PhDs, Careers, and Schools
Darcy R. Fryer, February 2007
Editor’s Note: Perspectives welcomes letters to the editor on issues discussed in its pages or which are relevant to the profession. Letters should ideally be brief and should be e-mailed to the Editor (or mailed to Letters to the Editor, Perspectives, AHA, 400 A Street SE, Washington, DC 20003-3889) along with full contact information. Letters selected for publication may be edited for style, length, and content. Publication of letters does not signify endorsement by the AHA of the views expressed by the authors, who alone are responsible for the letters’ contents. Institutional affiliations are provided only for identification purposes.
To the Editor:
In the last few years, I have followed the discussion of historians at community colleges—including, most recently, Emily Sohmer Tai's article in the November issue of Perspectives—with great interest. I would encourage the AHA to expand the scope of this discussion to include PhD-trained historians at secondary schools, particularly the highly selective independent schools that most commonly hire such historians. Teaching at independent secondary schools is an increasingly common choice for newly minted history PhDs who struggle with the shortage of academic jobs and the heavy teaching loads, low salaries, and remote locations that characterize some academic positions. For those who have a strong interest in teaching, it can be a satisfying choice. The AHA would do both the historical profession and secondary schools a service by disseminating information about jobs at independent secondary schools and by addressing how PhD-trained historians can contribute to and enrich independent schools' program.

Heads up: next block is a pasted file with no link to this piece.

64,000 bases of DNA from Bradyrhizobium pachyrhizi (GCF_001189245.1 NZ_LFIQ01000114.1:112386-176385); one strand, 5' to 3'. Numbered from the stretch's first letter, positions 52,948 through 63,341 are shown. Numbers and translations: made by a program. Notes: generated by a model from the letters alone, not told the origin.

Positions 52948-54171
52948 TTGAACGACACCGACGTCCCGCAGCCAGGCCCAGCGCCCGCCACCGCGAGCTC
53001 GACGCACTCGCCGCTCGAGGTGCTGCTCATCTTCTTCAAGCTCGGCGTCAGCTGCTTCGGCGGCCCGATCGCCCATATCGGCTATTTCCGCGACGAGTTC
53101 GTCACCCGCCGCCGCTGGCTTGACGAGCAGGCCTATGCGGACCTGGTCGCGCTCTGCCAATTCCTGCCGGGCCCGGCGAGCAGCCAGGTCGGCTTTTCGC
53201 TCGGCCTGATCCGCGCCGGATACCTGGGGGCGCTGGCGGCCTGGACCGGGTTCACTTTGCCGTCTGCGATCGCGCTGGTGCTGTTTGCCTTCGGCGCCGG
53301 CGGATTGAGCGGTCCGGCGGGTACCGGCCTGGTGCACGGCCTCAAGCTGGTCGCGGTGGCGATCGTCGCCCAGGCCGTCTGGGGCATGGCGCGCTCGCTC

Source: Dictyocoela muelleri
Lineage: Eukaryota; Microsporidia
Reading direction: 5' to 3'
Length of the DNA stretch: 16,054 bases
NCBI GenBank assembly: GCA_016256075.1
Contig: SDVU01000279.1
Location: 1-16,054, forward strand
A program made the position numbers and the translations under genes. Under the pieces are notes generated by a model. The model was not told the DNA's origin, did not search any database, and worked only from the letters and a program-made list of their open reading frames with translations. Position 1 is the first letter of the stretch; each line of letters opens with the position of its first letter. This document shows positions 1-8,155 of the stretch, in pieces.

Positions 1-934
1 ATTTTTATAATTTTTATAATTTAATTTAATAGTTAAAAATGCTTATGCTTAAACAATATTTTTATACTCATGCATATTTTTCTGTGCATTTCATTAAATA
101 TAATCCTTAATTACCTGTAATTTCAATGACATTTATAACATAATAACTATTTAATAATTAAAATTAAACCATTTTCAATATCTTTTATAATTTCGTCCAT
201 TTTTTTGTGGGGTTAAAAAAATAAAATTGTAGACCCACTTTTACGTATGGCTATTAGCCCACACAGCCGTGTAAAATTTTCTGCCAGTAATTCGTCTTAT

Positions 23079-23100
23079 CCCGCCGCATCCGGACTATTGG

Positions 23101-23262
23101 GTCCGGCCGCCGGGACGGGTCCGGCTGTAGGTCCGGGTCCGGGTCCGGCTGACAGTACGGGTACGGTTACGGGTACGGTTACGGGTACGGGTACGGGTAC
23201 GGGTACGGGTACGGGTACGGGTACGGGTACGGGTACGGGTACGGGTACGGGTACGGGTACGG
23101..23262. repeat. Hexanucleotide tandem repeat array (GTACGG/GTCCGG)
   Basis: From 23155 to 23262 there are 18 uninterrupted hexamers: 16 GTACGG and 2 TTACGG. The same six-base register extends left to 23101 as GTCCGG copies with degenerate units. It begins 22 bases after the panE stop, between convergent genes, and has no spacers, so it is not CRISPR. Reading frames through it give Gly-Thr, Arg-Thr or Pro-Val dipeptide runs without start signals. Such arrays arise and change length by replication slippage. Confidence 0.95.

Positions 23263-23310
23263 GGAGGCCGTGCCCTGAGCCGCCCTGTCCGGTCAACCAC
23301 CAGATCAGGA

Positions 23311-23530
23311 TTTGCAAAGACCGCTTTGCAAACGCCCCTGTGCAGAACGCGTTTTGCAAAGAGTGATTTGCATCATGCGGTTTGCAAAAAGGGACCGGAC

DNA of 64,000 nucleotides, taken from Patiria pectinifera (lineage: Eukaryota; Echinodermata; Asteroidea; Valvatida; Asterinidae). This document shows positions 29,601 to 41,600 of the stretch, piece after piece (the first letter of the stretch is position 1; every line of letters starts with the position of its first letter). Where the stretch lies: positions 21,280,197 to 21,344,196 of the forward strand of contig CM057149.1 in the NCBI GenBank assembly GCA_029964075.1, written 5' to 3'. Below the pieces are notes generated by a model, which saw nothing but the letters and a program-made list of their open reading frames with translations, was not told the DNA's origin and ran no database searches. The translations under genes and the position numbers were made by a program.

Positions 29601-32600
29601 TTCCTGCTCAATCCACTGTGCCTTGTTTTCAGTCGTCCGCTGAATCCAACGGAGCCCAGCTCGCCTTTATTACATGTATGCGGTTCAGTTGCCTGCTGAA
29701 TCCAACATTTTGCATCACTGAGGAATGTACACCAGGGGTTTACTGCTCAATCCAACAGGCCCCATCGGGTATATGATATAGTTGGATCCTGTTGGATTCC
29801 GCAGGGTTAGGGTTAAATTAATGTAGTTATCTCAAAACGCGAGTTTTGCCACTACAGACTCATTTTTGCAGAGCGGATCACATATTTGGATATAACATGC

At the same time, the AHA must work to improve the research and professional development opportunities available to scholars who work in secondary schools. Improving secondary teachers' access to university libraries, including research databases, should be a high priority. Providing financial assistance for secondary school-based scholars to attend academic conferences and visit archives is also helpful; secondary school-based historians typically have little or no institutional funding for research. Eliminating the somewhat artificial distinction between summer institutes for secondary teachers and those for teachers at small colleges would also be helpful; in fact, teachers at selective independent schools teach in much the same style, at about the same level, and often with exactly the same books and primary sources, as teachers of first- and second-year students at small liberal arts colleges. Not least important, university-based historians must recognize that an increasing number of secondary teachers are active as scholars, and that making the decision to teach in a rigorous secondary school does not necessarily mean that a scholar has “left” academia and the scholarly enterprise behind. Secondary teaching, like community college teaching, offers a valuable opportunity for historians to place their particular interests in a sweeping historical context and to learn to communicate the nuances of scholarship to a broad audience. Secondary teaching will not be a fully attractive career to PhD-trained historians until the historical profession fully supports such historians' efforts to be both teachers and scholars.
—Darcy R. Fryer, The Brearley School
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